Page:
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Friday, August 19, 2016

NORINCO-Built Medium/Main Battle Tanks Explained & How They Stack Up Against India's India's T-72CIA Medium Battle Tanks

There exists considerable confusion about the design lineage and technologies of medium and main battle tanks developed and produced over the years by NORINCO of China.  The slides below will help clear several confused narratives that have been circulating over the past two decades. Point to be noted is that so far, no one in China has been able to develop water-cooled diesel engines for armoured vehicles that generate more than 780hp. The consequent reliance on air-cooled diesel engines of Ukrainian origin makes it virtually impossible for any NORINCO-built medium/heavy battle tank to be used for high-altitude manoeuvre warfare anywhere within the area of operations of Tibet Military District, especially in eastern Ladakh and Aksai Chin.

Type 85 Medium Battle Tank
Type 90II Al Khalid Medium Battle Tank
Type 90II VT-1A Medium Battle Tank
Type-96A Medium Battle Tank
Type-99A Medium Battle Tank
Type-99B Main Battle Tank
ZTQ-105 Medium Battle Tank

India’s military posture against China in Ladakh, Sikkim and Arunachal Pradesh is to maintain full strategic defence with minor tactical offensive capabilities. Given the politico-operational compulsions, difficult terrain, and the PLA’s track record, it is clear that the Indian Army (IA) was, until the previous decade, was doing an onerous task. For instance, Sikkim has an area of approximately 8,000sqkm, measuring 113km north to south, and 64km from east to west with heights rising up to 28,000 feet. Militarily, the state is divided into north and east Sikkim. Due to a central massif, north Sikkim is further divided into the Muguthang Valley in the west, the Kerang Plateau in the east, and north-east Sikkim. The Lachung, Lachen and Muguthang Valleys in north Sikkim prevent any lateral movement.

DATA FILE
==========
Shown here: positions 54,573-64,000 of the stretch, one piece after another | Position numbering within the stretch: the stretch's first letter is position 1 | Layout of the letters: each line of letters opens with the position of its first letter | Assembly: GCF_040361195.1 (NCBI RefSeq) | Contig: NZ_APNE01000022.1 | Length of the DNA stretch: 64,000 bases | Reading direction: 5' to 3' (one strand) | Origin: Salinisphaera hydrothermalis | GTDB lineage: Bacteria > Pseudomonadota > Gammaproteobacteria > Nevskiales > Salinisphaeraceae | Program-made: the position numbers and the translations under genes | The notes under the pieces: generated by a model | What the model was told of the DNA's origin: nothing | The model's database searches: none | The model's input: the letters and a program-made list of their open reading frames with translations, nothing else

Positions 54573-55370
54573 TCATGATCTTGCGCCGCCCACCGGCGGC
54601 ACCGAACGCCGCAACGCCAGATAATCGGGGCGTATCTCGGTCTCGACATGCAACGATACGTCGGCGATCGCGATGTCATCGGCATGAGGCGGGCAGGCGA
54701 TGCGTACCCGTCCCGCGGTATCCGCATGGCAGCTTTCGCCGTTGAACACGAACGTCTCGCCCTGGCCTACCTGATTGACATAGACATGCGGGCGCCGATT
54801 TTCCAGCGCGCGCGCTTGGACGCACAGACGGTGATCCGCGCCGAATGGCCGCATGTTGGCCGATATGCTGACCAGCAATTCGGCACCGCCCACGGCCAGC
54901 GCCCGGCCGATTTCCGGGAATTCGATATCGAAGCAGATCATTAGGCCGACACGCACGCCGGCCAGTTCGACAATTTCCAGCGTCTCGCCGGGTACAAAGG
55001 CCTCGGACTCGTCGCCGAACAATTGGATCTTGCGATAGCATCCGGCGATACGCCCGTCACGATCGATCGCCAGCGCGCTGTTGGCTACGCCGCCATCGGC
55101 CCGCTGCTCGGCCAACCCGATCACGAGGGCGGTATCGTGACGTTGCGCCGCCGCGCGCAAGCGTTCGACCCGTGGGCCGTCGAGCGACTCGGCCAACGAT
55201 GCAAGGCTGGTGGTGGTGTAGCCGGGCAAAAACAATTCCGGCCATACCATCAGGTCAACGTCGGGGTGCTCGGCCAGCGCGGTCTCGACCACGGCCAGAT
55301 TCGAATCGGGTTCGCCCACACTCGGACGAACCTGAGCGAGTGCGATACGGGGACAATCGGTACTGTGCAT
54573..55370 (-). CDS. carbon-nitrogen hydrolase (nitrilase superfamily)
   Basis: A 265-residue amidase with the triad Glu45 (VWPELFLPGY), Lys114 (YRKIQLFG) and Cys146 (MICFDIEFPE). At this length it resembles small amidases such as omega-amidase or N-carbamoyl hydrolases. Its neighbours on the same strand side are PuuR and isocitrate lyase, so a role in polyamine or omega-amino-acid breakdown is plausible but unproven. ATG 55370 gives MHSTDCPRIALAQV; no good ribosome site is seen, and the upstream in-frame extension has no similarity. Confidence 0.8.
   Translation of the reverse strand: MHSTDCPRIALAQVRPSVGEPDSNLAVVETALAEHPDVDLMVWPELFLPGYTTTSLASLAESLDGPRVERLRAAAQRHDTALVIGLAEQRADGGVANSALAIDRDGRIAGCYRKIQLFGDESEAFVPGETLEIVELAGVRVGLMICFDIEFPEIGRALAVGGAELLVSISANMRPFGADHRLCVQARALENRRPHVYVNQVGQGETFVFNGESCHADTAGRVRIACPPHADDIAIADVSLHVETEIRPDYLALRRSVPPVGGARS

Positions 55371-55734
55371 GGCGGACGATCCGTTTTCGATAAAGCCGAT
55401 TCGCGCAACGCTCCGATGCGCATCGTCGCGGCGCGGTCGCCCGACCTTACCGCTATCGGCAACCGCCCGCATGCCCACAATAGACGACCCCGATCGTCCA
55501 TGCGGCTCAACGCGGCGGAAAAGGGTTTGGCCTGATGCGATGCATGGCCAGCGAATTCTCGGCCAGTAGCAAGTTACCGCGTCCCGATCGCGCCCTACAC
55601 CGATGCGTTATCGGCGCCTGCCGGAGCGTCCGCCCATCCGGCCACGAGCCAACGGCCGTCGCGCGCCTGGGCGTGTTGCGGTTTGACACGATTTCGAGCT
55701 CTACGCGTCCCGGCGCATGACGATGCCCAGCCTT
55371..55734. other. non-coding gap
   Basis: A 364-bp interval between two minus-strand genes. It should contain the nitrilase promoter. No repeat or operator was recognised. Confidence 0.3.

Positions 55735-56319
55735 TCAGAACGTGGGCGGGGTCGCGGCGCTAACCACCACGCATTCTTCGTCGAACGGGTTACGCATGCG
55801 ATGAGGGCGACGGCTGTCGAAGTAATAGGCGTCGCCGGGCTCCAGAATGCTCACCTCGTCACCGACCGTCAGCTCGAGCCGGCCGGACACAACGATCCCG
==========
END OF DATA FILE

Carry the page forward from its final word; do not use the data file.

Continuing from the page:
Of the 14 passes along the 206km-long Sikkim-TAR border, six are all-weather, implying that these are open throughout the year. Three each of these passes are in north and east Sikkim, these being Kongra La, Bomcho La, Sese La, Nathu La (at 14,438 feet in east Sikkim), Batang La and Doka La. Unlike the passes in north-east and east Sikkim, the passes on the watershed border in north Sikkim are fairly wide and motorable. Being windswept, they remain relatively free from snow and are open throughout the year. The watershed and the adjoining Tibetan Plateau are devoid of any cover.